It turns out that it is actually cheaper to live outside the beltway and drive to the metro station, even with the parking+fare cost. Sure, you have a 1.5 hour commute, but if you don’t make enough money you have little choice. This is why DC has such horrible traffic – people are forced to drive even when they would rather live in a walk-able community with metro access. When a city lacks affordable housing, the metro is meaningless.

    Joe – that doesn’t mean we shouldn’t celebrate our attempts to make public transport work or trends that show increasing use. But the “triumph” of public transport in Washington, DC is a laughable illusion.

    • Joe Romm says:

      Small spaces? That would be relative, globally.
      Lots of folks live in apartments near the metro that are affordable.

      • TBone says:

        Fair enough – I agree that Americans tend to view the necessity of space as larger than most other peoples, and that we should live with less (for sustainability sake). I think we badly need more high-density affordable housing for this reason. However, I point out that “lots of people” have high salaries (median is $85k, I think) and/or multiple salaries, and have been here longer than a decade. Not so for many in the younger group (high un/underemployment, high student loan debt, etc etc). If you have more than one child one parent might as well stay home – oops, not only do you need more space but now you only have 1 salary. As long as you showed up to DC in the early 2000s, which is probably the majority of people (lots), then you could afford to buy at half the current prices.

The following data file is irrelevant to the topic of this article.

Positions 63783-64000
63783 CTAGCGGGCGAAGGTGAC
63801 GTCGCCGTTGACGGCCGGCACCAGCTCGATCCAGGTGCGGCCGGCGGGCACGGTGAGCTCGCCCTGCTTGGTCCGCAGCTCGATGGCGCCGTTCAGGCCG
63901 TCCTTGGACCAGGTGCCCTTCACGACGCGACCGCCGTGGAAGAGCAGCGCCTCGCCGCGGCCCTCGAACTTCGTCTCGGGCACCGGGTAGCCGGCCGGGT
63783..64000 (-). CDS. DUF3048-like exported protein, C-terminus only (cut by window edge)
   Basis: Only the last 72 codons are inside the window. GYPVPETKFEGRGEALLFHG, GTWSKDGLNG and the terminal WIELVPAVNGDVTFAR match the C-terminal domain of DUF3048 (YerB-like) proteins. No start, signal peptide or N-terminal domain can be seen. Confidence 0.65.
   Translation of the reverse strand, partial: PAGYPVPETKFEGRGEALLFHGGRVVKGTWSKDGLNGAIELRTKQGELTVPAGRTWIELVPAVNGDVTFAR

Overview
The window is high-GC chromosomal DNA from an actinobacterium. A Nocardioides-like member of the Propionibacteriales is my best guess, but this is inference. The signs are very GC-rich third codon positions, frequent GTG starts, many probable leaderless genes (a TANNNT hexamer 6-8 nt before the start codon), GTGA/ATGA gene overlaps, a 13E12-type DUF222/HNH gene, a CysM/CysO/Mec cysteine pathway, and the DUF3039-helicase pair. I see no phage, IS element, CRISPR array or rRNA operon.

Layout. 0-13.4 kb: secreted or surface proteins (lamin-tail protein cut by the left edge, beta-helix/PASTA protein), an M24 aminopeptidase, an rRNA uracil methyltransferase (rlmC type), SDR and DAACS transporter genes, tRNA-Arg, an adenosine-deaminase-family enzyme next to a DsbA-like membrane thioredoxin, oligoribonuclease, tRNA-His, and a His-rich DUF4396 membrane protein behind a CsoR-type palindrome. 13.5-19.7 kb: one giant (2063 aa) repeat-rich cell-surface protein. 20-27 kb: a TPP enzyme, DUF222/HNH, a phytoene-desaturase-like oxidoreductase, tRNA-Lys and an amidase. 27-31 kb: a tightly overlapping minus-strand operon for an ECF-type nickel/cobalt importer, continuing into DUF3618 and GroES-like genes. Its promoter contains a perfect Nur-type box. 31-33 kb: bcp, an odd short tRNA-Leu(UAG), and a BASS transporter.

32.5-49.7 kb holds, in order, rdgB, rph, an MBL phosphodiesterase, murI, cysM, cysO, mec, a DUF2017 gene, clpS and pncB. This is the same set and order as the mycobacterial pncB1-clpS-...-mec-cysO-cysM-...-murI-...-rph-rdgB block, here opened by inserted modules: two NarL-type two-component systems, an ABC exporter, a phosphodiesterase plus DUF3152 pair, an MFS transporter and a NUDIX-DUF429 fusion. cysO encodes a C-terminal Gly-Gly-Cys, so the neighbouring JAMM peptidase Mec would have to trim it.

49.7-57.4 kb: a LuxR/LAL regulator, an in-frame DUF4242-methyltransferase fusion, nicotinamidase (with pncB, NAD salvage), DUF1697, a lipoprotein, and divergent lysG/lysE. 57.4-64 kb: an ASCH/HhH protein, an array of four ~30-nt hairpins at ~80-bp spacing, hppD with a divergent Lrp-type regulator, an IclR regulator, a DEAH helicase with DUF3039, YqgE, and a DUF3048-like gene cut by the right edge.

To your credit, I looked around on Trulia and found a couple of places for ~$1500 at 800-900 sq ft near the metro, easily livable for a family. However, most were $2k+. Yeah, you can get studios for less (ie small space). There is no doubt a sliding definition of walk-able, and in my case I would argue bike-able should be included. We need more bike lanes as well.

  8. fj says:

    In many important ways moving to net zero mobility is much than solar and the returns are virtually immediate.